• Encourage staff to attend workshops and take advantage of training opportunities.
  • Collaborate with the child's therapy providers.
  • Provide home visits to promote continuity between the school and home settings.
  • Hire someone to consult with your program about the child's needs, or contact a Behavior Consultant for assistance.
  • Hire an extra staff person as a personal aide to the child.

Curriculum Related to Special Needs

Include curriculum that relates to the needs of all the children in your group. When choosing books, photographs, dolls, or other materials, make an effort to represent people of different ability levels. For example, have a dollhouse in the dramatic play area that has a wheelchair ramp, or include a visual representation of the American Sign Language alphabet on a wall in the classroom. Many curriculum aids, such as adapted paintbrushes, scissors, or utensils, can be used by all of the children. Having visual symbols around the classroom and a visual representation of the daily schedule addresses many learning styles, and benefits all of the children. Curriculum that includes such lessons as "Similarities and Differences", "Likes and Dislikes", or "All About Me", can be rich in providing discussion around special needs. For example, make a chart about "What we are working on" and ask each child to contribute ideas. One child may be working on learning to tie her shoe and another child may be working on turning his wheelchair. Exploring the individuality and differences of the children in your care helps to create an atmosphere of acceptance. Materials, toys and resources on inclusion are available on the TRAILS Van.

Talking to Parents About Special Needs

Find out what information parents of children with special needs want to share with other parents in the program, and how they would like to share it. Parents may have questions about how they can talk to their own children about their classmates with special needs, or have misconceptions that need to be clarified.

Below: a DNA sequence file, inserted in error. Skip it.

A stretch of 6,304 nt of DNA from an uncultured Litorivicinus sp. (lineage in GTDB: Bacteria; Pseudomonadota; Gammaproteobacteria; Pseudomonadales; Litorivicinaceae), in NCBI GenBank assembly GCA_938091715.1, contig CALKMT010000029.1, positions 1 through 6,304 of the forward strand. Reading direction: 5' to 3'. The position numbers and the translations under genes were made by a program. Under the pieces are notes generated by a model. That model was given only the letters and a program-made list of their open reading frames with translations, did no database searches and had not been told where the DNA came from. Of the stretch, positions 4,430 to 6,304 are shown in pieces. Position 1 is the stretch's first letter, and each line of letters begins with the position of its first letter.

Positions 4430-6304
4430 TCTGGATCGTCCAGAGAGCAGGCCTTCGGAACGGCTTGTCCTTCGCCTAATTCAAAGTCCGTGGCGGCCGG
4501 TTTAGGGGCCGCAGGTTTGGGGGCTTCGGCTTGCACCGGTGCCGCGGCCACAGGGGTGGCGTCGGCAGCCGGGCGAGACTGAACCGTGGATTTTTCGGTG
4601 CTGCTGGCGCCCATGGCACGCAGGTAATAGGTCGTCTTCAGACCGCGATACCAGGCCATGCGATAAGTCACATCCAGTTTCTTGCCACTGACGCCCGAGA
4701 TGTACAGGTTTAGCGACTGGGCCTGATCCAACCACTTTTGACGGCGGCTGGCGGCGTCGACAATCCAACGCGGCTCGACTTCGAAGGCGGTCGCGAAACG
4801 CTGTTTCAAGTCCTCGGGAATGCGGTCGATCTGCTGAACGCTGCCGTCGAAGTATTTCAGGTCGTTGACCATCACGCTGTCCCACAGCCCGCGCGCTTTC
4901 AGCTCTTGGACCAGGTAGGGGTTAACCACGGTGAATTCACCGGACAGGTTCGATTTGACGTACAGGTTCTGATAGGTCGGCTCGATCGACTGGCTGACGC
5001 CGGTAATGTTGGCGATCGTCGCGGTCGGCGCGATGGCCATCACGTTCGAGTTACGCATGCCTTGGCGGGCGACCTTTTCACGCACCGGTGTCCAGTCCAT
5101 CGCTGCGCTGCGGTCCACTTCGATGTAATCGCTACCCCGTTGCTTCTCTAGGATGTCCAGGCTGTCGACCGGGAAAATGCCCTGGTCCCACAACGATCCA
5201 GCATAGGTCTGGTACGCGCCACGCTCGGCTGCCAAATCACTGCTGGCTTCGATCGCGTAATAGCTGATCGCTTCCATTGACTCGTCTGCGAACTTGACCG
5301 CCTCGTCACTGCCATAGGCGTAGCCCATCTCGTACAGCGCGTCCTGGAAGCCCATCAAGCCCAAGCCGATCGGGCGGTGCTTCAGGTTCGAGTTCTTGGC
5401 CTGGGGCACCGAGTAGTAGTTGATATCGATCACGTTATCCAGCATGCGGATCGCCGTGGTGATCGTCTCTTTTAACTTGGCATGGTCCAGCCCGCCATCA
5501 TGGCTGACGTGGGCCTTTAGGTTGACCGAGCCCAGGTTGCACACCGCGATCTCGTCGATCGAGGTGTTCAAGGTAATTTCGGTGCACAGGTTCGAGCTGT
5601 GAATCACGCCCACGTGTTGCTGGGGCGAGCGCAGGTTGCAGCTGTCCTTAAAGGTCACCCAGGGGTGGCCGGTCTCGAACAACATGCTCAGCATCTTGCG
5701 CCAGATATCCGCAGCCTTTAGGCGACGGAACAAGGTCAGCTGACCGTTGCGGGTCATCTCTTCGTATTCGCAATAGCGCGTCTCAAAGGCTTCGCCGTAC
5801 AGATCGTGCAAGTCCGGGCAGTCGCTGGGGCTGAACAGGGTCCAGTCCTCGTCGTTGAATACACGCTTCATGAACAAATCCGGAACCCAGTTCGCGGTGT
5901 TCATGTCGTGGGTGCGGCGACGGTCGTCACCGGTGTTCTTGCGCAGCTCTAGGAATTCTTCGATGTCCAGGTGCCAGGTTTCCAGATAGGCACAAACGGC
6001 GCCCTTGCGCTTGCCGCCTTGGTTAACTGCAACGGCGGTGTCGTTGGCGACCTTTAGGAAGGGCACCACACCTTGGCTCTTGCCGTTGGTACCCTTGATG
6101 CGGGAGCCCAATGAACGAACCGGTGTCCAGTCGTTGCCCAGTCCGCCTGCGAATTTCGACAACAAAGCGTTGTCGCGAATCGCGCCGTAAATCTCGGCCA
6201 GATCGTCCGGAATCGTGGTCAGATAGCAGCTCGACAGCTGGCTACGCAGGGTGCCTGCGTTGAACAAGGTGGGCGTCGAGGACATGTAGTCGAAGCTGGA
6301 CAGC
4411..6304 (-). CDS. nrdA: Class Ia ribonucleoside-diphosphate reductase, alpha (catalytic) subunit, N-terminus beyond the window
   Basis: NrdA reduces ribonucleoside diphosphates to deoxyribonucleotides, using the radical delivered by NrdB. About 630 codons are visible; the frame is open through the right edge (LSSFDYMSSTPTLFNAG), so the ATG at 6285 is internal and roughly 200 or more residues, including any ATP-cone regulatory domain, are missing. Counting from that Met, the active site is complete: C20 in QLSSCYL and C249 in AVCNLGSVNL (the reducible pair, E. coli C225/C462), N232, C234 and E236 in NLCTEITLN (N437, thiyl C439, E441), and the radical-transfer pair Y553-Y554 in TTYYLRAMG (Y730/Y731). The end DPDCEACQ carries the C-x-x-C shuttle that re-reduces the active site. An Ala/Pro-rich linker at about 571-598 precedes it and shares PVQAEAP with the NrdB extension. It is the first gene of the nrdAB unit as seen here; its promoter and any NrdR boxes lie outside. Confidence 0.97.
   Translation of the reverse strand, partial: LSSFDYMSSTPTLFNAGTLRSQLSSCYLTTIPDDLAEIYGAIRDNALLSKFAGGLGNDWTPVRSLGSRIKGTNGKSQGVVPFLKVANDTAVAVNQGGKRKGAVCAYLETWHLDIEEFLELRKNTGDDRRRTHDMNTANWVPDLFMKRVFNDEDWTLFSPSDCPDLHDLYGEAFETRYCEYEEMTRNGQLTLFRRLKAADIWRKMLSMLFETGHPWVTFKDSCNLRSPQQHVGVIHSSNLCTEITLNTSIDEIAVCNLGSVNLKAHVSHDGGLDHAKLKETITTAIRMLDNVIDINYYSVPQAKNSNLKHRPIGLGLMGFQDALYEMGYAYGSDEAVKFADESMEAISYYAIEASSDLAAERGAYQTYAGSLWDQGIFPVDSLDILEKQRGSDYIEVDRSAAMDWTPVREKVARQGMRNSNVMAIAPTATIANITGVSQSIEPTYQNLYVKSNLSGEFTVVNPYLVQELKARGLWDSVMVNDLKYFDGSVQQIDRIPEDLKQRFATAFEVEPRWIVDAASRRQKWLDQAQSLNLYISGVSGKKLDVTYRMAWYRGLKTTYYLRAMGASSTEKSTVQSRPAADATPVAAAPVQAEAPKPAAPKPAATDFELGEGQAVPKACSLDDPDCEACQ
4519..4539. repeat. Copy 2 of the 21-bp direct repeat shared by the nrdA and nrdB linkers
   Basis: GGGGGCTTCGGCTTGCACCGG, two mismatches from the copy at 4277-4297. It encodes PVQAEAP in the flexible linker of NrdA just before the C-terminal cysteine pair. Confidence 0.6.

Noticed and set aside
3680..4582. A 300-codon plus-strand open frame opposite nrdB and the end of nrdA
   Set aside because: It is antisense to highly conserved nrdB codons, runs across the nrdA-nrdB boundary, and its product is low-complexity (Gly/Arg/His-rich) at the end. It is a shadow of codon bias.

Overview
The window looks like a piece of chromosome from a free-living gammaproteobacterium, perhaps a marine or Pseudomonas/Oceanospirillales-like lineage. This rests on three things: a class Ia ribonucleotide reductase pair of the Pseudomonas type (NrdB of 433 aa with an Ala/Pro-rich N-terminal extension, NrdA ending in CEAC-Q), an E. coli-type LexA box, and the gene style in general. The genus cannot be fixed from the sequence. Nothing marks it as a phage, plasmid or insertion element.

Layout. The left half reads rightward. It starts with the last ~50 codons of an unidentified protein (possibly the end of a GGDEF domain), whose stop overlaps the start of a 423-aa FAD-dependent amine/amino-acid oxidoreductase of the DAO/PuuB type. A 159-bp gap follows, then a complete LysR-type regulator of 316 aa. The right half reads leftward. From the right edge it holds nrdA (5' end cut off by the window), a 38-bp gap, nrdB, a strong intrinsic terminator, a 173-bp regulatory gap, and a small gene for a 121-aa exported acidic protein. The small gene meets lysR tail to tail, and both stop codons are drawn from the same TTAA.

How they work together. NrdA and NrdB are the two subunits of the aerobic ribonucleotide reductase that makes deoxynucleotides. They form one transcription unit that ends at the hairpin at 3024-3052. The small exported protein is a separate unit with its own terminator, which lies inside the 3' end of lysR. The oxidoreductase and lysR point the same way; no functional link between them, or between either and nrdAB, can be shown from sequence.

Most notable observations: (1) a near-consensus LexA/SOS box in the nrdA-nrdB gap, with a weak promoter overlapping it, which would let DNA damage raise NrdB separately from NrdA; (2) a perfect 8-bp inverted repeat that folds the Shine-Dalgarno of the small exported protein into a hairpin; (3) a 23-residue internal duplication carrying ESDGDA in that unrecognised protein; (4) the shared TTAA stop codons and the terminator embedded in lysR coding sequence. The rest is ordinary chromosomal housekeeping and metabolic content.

You may encounter a range of responses from parents of children with special needs, often related to where they are in the process of learning and accepting that their child has special needs. Some parents may want to speak to other families on their own, and can do so informally at pick-up and drop-off times, or they can set up a more formal time to meet with other parents. Some parents may want to visit their child's classroom to talk with the children about their child's special needs, and help answer other children's questions. Other parents may not feel comfortable with staff sharing any information about their child with other parents. Parents' wishes need to be respected when it comes to this issue. Initially, sharing information may be difficult, but as relationships develop among the caregivers, children, and families, it may become easier.

Just as staff members have fears and concerns about working with children with special needs, some parents may be worried that their children will be adversely affected by having a child with special needs as a classmate. It is important to provide them with accurate information that will ease their fears. Reassure them that you are committed to providing quality care for all of the children, and address their specific concerns to the best of your ability.

If You Have Concerns - Early Intervention Programs

Parent Communication


The first contact you have with prospective parents usually happens over the phone. Most of the time the parents are calling you to get more information about your program and to inquire about openings available. As you talk to them, you’ll want to gather basic information about their child, so you may find it helpful to have a checklist of standard questions. You may want to ask parents:

  • How they heard about your program
  • The ages of their children
  • When they need care to begin
  • What kind of schedule they need (full or part-time, daily hours, etc.)
  • Have they used child care before?
  • What qualities they are looking for in a program?
  • Is their child toilet trained?

Information you may want to share with parents includes:

  • How long your program has been in business
  • The type of program you offer
  • Your hours of operation
  • If your program is accredited
  • Information about your background